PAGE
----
Cici McNair had been a detective for nearly two years when she first met a con artist who had no qualms about swindling with her son.
Sante Kimes, the daughter of an Oklahoma prostitute, was “a man’s woman” who sashayed in white garments as she floated in a cloud of gardenia perfume. She sported towering black wigs, caked on makeup and smiled sweetly to those who encountered her. She would impersonate Elizabeth Taylor, eagerly signing autographs in cocktail napkins.
However, the woman who stood before McNair in handcuffs was no movie star pursing method acting. The Las Vegas resident was one half of a murderous duo.
“You couldn’t help but be drawn to her,” McNair told Fox News Digital. “She had this… bad energy, evil energy, but she was attractive. She looked much younger than her 64 years. She was flirtatious. She would fluff her hair and smile at you with flashing eyes. She could have been a woman greeting you in her home as she called for the butler to bring champagne.”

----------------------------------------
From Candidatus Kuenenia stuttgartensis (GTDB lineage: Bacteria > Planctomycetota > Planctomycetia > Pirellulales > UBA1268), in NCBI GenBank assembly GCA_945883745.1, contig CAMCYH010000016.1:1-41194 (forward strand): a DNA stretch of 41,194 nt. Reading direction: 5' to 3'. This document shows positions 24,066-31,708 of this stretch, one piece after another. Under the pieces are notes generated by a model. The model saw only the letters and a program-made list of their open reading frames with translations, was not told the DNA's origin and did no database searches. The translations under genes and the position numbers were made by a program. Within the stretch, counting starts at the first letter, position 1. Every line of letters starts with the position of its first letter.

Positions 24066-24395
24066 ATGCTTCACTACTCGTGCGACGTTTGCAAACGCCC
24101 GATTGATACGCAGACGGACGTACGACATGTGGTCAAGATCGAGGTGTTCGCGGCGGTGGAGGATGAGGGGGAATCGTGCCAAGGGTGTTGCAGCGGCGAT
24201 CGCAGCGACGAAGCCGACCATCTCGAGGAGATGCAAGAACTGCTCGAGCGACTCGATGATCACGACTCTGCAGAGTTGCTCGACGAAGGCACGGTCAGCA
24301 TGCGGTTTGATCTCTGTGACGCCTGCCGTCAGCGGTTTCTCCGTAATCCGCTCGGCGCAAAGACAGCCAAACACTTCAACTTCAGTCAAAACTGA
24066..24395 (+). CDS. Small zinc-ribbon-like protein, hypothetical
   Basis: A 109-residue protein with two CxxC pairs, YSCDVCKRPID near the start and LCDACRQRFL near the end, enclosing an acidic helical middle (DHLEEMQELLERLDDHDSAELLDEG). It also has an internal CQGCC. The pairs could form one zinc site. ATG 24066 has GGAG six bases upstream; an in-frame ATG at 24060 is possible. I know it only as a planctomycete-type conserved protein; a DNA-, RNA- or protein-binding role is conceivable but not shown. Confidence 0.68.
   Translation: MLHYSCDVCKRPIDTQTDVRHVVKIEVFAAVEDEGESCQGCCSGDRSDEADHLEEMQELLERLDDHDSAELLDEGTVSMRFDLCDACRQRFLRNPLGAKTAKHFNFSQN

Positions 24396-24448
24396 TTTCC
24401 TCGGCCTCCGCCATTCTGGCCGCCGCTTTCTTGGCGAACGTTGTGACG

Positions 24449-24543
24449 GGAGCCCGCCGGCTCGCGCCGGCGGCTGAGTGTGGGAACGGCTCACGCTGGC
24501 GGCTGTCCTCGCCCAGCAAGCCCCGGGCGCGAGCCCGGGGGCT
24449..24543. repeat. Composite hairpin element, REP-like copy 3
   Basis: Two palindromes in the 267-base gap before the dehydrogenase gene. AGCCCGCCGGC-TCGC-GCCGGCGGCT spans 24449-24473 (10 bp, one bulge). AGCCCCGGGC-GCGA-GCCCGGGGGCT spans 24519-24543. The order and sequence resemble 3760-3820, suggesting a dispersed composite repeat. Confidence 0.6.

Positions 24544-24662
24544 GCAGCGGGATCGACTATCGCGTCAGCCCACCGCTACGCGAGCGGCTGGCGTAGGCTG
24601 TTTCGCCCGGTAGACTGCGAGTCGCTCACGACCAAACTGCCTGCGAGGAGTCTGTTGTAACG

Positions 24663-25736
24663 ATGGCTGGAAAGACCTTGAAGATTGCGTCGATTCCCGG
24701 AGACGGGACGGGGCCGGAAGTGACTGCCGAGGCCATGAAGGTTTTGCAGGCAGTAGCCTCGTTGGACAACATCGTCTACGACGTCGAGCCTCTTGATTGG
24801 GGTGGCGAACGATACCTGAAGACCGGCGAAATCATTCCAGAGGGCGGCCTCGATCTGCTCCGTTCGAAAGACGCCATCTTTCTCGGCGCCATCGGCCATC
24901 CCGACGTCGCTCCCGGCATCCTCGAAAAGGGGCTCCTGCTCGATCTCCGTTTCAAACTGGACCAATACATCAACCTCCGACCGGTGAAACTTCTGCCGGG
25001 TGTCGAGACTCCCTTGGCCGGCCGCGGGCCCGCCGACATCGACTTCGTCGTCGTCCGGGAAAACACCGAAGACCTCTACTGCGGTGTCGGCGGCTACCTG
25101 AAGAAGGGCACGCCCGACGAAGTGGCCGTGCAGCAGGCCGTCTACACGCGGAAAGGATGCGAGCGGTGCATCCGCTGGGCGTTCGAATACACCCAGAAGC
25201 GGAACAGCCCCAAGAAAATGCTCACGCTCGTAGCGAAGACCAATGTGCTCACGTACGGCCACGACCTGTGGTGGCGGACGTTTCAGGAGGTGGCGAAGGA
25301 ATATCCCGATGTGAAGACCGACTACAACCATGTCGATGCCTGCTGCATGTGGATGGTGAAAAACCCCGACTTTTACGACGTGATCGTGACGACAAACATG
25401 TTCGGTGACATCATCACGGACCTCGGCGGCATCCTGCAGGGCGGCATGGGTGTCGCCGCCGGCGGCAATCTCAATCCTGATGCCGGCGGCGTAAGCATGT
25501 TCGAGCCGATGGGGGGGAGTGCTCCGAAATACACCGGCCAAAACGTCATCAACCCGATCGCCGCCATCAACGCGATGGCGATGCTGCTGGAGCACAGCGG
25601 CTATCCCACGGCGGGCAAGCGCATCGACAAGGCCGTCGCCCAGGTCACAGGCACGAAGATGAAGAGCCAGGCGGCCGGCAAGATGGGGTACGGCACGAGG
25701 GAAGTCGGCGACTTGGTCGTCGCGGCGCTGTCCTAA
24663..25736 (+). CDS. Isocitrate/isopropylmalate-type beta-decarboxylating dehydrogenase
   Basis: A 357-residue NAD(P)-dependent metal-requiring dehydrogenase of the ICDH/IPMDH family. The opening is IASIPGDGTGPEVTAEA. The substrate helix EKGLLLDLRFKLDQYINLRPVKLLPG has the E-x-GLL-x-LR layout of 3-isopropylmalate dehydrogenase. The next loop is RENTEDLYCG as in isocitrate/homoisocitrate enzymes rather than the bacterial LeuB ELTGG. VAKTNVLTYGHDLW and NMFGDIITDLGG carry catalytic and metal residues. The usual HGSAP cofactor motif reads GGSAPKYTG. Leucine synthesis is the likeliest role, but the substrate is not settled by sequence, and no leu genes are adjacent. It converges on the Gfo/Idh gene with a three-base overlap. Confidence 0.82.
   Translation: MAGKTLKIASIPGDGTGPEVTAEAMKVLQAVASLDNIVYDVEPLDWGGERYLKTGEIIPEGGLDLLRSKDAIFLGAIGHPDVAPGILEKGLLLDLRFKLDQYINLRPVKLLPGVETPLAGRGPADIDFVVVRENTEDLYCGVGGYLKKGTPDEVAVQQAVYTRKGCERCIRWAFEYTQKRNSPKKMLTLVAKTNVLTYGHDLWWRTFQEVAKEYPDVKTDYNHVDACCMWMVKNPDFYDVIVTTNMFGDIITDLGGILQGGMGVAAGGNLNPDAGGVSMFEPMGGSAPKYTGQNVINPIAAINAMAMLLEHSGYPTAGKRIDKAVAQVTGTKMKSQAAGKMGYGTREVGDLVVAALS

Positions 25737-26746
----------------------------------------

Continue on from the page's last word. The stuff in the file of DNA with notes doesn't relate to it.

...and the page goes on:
The case of the killer grifter team coined “Mommy and Clyde” is being analyzed in a new episode of Investigation Discovery’s (ID) “Mother, May I Murder?”. The true-crime series explores how greed and jealousy drove several mothers and their kin to commit homicides across the country. It features interviews with loved ones and investigators connected to the cases.
McNair wrote a book about the “thrill-seeking psychopath” titled “Never Flirt with a Femme Fatale.”
“This was my very first murder case,” McNair recalled. “And it had everything you could possibly imagine.”
It was 1998 and New York City tabloids were buzzing with the news of Irene Silverman. The wealthy widow, a former Radio City Music Hall Rockette, had gone missing. Kimes and her son were secretly sharing a bed on the first floor of the 82-year-old’s $10 million townhouse, which she ran as a boarding home, the New York Post reported.
Silverman had been wary of Kenneth Kimes. According to the outlet, the 23-year-old changed the locks and refused to let anyone in. He did not socialize with the other tenants and always paid his rent in cash. Whenever he entered or left the building, he would shield his face from security cameras.